Pakistan: Man’s throat slit in male ‘honour killing’, where women regularly die for angering their family


By Nick Faris

Honour killings are a murderous epidemic in Pakistan, where several hundred women are slain every year for supposedly besmirching their family’s name.

Now, a 43-year-old man has become the embodiment of a rare gender reversal, after three of his in-laws allegedly swarmed him at a public market in the northeast city of Burewala and proceeded to slit his throat.

Muhammad Irshad reportedly died in the attack last Friday, and police said they’ve launched a manhunt for his wife’s father and two of her brothers, who are said to have targeted Irshad because they objected to his marriage.

Irshad fled Burewala last year soon after marrying his wife, Mussarat Bibi, precisely because he feared bloody retribution from his in-laws, local police chief Ghazi Salahuddin told Agence France-Presse. The chief said Irshad had briefly returned to the city to visit his parents.

“The assailants were armed with knives and hatchets, and after inflicting several wounds on Irshad’s body, they slit his throat,” Salahuddin said.

Such extrajudicial attacks are unsettlingly common in Pakistan, and they almost always target women. The country’s independent human rights commission has said 1,096 women died in honour killings in 2015, compared to 88 men.

That total represents an increase from 2014, when 1,005 women were killed, and 2013, when the commission reported 869 such deaths.

“The predominant causes of these killings in 2015 were domestic disputes, alleged illicit relations and exercising the right of choice in marriage,” reads one section of the commission’s most recent annual report, adding that most of the victims were shot, while some were attacked with acid.

Irshad’s grisly death followed a slew of other reported honour killings across the country this month.

A 16-year-old girl burnt to death in Lahore two weeks ago when her mother allegedly tied her to a bed, soaked her with fuel and lit her on fire, purportedly because the girl had recently married without her family’s consent.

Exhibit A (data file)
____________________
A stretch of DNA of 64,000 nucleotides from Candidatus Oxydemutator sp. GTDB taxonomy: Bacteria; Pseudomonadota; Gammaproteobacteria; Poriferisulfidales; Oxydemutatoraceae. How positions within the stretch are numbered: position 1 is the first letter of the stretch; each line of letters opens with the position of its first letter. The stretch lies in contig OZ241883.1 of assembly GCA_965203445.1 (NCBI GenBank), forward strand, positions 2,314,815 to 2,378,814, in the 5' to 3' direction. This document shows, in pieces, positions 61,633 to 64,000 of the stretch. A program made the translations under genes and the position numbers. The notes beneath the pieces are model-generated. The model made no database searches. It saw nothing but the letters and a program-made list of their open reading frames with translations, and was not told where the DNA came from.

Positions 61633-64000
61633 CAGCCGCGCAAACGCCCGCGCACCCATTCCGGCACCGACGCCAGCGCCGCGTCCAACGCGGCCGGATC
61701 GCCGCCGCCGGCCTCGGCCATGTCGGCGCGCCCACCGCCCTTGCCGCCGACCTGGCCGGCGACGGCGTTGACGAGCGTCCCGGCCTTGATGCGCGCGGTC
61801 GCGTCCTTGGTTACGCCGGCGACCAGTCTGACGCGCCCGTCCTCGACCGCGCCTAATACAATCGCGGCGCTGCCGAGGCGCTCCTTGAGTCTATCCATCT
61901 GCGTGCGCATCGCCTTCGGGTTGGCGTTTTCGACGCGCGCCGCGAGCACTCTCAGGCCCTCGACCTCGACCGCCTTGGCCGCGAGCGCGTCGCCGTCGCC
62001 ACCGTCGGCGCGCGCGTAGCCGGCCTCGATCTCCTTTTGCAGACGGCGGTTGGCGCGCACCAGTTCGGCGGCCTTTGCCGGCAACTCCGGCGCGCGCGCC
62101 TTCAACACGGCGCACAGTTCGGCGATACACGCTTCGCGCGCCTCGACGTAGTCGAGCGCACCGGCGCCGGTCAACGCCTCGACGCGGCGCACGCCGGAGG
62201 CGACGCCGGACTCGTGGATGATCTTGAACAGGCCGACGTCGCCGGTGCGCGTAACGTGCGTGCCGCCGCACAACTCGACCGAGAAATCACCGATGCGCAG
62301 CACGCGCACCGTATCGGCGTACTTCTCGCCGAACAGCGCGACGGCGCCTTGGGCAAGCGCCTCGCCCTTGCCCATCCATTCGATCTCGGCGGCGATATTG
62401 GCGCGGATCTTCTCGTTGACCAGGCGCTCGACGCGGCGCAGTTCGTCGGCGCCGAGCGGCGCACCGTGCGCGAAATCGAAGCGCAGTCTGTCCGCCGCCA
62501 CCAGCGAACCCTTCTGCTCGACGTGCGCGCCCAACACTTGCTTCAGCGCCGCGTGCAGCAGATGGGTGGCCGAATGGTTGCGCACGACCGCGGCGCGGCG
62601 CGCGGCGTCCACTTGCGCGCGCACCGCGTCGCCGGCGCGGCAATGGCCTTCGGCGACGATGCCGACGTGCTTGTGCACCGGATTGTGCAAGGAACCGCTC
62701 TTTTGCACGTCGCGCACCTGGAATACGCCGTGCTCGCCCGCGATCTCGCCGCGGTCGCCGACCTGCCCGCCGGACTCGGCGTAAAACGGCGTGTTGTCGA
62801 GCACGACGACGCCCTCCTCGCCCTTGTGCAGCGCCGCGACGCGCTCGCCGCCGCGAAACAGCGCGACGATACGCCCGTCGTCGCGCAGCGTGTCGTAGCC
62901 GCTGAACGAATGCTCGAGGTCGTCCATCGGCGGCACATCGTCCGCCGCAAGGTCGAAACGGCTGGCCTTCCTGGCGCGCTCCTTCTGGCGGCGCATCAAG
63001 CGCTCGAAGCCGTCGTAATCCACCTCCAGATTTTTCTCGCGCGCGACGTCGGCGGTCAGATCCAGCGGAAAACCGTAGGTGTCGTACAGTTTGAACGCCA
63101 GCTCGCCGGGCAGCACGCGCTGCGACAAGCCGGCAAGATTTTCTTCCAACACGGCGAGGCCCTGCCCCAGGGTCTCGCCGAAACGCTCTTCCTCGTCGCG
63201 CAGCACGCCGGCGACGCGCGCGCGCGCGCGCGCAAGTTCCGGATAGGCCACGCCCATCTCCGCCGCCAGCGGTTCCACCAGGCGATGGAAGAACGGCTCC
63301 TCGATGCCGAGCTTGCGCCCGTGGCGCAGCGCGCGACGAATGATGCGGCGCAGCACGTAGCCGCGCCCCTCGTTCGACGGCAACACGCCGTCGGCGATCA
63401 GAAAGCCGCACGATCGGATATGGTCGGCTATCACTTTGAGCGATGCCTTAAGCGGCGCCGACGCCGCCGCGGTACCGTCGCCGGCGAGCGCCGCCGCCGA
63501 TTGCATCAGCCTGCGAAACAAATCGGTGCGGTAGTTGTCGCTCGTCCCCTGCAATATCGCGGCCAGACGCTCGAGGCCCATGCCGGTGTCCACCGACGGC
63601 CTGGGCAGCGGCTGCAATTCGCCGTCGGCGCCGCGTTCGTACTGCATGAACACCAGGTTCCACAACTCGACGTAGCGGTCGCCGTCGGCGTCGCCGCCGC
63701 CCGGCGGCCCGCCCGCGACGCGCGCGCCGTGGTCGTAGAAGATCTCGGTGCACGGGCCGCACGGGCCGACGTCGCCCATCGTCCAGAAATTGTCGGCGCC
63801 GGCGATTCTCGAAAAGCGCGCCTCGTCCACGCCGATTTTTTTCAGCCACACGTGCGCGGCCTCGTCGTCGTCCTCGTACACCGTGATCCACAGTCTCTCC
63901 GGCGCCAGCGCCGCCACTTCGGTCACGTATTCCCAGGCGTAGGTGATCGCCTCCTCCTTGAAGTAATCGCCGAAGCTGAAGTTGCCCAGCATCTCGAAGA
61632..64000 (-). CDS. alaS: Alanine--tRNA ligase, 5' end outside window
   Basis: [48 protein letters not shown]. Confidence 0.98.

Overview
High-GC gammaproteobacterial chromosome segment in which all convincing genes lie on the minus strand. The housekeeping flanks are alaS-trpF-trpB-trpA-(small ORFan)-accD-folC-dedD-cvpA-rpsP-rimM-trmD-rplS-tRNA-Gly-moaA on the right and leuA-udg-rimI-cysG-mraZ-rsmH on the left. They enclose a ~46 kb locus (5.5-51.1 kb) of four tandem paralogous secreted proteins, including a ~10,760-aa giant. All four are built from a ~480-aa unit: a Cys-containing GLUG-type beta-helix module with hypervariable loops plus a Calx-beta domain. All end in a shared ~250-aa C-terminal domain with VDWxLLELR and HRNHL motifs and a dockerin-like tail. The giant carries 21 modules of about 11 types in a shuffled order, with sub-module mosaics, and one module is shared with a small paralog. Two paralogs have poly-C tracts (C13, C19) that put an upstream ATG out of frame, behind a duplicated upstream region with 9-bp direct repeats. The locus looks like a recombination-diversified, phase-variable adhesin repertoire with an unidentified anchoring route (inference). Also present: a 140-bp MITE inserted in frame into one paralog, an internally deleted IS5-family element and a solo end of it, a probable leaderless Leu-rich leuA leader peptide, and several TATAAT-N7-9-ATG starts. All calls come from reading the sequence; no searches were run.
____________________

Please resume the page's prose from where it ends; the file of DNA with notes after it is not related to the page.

Days later, a Lahore man allegedly shot his 18-year-old daughter and her 35-year-old husband to death for wedding against his family’s wishes.

And last Thursday, a pregnant 22-year old woman was reportedly killed in nearby Buttaranwali by her estranged father, mother and brother, who approached her suddenly in public and tricked her into returning home with them, where they slit her throat with a knife.

Honour killings were the subject of an internationally acclaimed documentary film released this year. A Girl in the River: The Price of Forgiveness won an Oscar in February for recounting the story of 18-year old Saba, a Pakistani woman who survived after her father and brother shot her in the head, bagged her limp body and threw her in a river.

“Anyone who does this must be punished and punished very severely,” Pakistani Prime Minister Nawaz Sharif told The Guardian on Feb. 21, the day of a screening of the film in Islamabad, the country’s capital.

“Changing the law is something that needs to be done at the earliest possibility.”

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